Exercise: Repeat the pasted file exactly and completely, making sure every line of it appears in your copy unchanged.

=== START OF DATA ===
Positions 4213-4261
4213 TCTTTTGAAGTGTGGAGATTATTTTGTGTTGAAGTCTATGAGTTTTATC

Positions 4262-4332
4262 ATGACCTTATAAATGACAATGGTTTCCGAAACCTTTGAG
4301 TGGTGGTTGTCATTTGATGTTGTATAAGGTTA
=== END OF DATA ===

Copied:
Positions 4213-4261
4213 TCTTTTGAAGTGTGGAGATTATTTTGTGTTGAAGTCTATGAGTTTTATC

Positions 4262-4332
4262 ATGACCTTATAAATGACAATGGTTTCCGAAACCTTTGAG
4301 TGGTGGTTGTCATTTGATGTTGTATAAGGTTA